Tuesday, November 28, 2006

Returning an Array in C - the Least of 3 Evils

In C++ you can write things like this:
void get_some_strings(vector& out_strings)
for (some loop)
Easy! How do we do this if our API has to be pure C? Well, there are three options.

First you could always allow the function to allocate memory that's deallocated by the caller. I don't like this option at all. To me, it's a walking memory-leak waiting to happen. You'll have to check for memory leaks every time you use the function and there are no compile-time mechanisms to encourage good programming technique.

A second option is to pass in some preallocated buffers. Hrm - I think I tried that once. Unfortunately as you can read here, the technique is very error prone and it took Sandy (the better half of the SDK) to clean up the mess I made.

The third option, and least evil IMO is to use a callback. Now we have something like this:
void get_some_strings(void (* cb)(const char * str, void * ref), void * ref)
for (some stuff)
cb(some string, ref);
If you can tollerate the C function callbacks (have a few Martinis - they'll look less strange) this actually provides a very simple implementation, which means less risk of memory-management bugs.

On the client side if you're using this library from C++ you can even turn this back into the vector code you wanted originally like this:
void vector_cb(const char * str, void * ref)
vector * v = (vector*)ref;
Now I can use this one callback everywhere like this:
vector my_results;
What I like about the callback solution is that both the client code and implementation code can be written in a simple and consise manner, which translates into solid code.

Tuesday, November 07, 2006

Surprise - pthread_cond_timedwait takes an absolute time!

Whoever reads the man pages anyway? Turns out pthread_cond_timedwait takes an absolute time! In otherwords, if you want it to sleep for 1 second, you have to pass one second more than the current time, as returned by gettimeofday (yuck) and converted from a timeval to a timespec (double yuck).

As much as I gripe about this because most threading APIs take relative timeouts (as does select), there actually is a use for this.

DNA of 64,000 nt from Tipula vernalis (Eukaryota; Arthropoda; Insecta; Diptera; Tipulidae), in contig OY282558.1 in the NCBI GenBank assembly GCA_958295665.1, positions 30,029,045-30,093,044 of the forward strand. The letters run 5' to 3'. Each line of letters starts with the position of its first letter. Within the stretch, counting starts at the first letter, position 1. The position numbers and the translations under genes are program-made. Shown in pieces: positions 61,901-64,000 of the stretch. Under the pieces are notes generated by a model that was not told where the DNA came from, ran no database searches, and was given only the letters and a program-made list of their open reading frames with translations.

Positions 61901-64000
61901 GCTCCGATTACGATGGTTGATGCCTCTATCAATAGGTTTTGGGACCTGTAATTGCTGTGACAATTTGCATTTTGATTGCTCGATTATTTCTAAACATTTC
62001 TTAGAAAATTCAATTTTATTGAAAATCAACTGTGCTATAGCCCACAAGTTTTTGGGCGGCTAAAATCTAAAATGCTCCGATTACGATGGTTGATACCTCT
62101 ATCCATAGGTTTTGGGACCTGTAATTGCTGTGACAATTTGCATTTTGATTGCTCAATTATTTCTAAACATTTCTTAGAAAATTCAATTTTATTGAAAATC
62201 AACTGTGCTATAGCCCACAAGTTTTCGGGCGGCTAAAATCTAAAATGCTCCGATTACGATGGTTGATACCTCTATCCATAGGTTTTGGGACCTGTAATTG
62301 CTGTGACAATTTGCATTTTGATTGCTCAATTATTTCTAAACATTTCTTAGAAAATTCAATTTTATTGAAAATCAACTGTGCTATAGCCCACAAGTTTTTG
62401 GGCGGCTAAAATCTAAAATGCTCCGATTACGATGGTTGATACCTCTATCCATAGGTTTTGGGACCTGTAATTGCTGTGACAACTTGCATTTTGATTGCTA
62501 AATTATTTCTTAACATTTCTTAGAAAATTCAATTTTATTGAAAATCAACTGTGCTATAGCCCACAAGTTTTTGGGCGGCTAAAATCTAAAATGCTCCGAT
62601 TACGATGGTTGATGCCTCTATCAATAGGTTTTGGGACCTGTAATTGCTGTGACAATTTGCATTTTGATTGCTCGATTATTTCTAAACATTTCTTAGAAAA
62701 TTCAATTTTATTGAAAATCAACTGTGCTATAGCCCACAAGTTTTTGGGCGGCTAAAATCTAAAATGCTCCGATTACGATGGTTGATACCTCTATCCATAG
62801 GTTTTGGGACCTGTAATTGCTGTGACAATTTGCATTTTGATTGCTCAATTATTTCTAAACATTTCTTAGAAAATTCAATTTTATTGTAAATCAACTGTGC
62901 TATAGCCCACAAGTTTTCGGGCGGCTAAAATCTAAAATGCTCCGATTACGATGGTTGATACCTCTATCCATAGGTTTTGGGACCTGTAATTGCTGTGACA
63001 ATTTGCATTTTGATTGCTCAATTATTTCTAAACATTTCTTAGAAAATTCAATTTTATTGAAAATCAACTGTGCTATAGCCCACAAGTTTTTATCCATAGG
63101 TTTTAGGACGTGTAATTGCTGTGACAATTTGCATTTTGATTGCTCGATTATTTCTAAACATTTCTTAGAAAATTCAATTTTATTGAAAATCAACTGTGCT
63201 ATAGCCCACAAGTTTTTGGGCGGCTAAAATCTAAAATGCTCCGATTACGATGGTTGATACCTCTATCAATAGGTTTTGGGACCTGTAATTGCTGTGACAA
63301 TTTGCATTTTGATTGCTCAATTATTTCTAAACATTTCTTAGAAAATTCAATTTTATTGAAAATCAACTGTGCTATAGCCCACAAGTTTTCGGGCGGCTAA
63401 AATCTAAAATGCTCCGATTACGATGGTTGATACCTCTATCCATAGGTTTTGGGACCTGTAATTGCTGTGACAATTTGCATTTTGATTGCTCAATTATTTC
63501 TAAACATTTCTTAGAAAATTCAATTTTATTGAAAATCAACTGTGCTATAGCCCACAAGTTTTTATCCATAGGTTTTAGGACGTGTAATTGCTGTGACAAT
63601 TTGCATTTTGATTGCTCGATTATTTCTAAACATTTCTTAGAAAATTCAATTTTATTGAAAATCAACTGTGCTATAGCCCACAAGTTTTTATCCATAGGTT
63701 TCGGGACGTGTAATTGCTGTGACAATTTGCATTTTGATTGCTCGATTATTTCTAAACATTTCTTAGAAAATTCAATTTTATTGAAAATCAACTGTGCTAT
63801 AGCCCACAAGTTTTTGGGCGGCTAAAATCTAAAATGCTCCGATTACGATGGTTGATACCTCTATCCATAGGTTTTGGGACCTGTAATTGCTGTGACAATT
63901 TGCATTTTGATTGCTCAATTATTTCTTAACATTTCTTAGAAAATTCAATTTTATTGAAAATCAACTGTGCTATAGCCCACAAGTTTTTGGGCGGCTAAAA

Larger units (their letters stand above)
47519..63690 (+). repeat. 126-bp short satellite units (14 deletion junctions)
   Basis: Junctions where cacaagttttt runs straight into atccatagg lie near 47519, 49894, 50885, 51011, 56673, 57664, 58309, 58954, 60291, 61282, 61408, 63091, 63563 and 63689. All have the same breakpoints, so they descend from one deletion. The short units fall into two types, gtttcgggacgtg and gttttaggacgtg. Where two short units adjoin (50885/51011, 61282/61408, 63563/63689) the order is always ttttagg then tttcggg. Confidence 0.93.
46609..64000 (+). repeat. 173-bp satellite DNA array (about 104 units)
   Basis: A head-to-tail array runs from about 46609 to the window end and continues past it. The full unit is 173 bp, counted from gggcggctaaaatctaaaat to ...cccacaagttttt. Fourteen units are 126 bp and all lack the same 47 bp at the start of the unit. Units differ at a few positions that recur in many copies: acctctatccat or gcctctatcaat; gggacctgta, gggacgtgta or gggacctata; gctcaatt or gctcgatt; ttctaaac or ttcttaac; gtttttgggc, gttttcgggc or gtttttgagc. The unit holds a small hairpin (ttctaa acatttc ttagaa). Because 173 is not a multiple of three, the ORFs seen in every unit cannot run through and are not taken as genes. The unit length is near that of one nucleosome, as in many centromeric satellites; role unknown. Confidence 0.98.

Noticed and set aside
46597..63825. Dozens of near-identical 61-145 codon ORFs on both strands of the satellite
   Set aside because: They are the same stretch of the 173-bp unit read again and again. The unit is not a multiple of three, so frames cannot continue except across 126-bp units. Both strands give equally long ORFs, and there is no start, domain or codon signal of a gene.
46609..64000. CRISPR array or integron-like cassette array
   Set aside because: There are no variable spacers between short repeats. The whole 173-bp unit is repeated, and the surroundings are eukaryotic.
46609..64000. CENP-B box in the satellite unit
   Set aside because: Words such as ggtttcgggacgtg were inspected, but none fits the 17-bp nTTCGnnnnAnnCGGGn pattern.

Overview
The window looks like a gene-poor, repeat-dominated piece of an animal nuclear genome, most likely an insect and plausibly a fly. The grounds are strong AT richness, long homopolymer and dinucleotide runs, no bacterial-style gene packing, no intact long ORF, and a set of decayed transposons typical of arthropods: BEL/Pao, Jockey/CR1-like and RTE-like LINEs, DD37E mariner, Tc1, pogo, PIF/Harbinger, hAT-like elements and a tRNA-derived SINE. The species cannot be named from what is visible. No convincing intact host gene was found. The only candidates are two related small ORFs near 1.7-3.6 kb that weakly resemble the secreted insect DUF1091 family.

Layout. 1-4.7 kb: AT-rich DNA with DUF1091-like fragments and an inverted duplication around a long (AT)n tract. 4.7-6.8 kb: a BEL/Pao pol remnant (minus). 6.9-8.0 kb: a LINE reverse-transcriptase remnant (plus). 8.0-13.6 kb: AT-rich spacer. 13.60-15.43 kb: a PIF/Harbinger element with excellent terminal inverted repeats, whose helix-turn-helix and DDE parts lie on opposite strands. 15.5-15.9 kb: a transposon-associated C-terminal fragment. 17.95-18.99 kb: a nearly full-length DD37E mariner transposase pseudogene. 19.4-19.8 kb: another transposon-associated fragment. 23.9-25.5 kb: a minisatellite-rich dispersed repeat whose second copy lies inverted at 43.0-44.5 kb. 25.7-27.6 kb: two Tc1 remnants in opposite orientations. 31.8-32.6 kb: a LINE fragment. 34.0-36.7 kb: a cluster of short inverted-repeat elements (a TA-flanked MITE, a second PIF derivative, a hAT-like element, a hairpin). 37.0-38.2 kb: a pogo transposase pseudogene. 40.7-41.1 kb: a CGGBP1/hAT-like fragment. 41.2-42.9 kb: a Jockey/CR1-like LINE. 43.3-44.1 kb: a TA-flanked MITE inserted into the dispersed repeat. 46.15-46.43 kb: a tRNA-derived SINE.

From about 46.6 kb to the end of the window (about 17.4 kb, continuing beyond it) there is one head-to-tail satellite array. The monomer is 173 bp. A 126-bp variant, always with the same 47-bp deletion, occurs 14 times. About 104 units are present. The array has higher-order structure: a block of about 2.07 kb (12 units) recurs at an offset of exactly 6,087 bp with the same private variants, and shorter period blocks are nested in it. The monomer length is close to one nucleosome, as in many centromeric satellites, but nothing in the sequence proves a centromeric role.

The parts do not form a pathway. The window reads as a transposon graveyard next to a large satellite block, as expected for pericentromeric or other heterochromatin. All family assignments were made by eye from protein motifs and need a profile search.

When writing a thread-safe message queue you might write something like this to read the queue:
lock critical section.
increment waiting thread count.
while(we don't have a message)
if(pthread_cond_timedwait(condition var, timeout)==ETIMEOUT)
decrement thread count, unlock, return "timed out"
decrement waiting thread count
read message out of queue
unlock critical section
Now...you might wonder, why do we need a while loop? The answer is: it's possible that between the time that our thread is woken up (vai the condition variable wait) due to a message being queued and the time we actually run, get the lock, and continue execution, another thread could have come along and stolen our message. (Note that another thread can go through this code without ever calling pthread_cond_timedwait if there is already a message, which is good for performance. This is not a FIFO message queue!) Thus we have to while-loop around until we reach a point where we've woken up, acquired the lock, and the message is still there. Once we have that lock, the message isn't going anywhere and we can safely exit the loop.

This is where the absolute time is handy - we might go around the loop 6 times. But the "deadline" - the time after which there's no point in waiting, we should return to the user, is an absolute time, and can be invariant across the loop. Thus there is no need to measure how much time has gone by on each loop and decrement our wait time.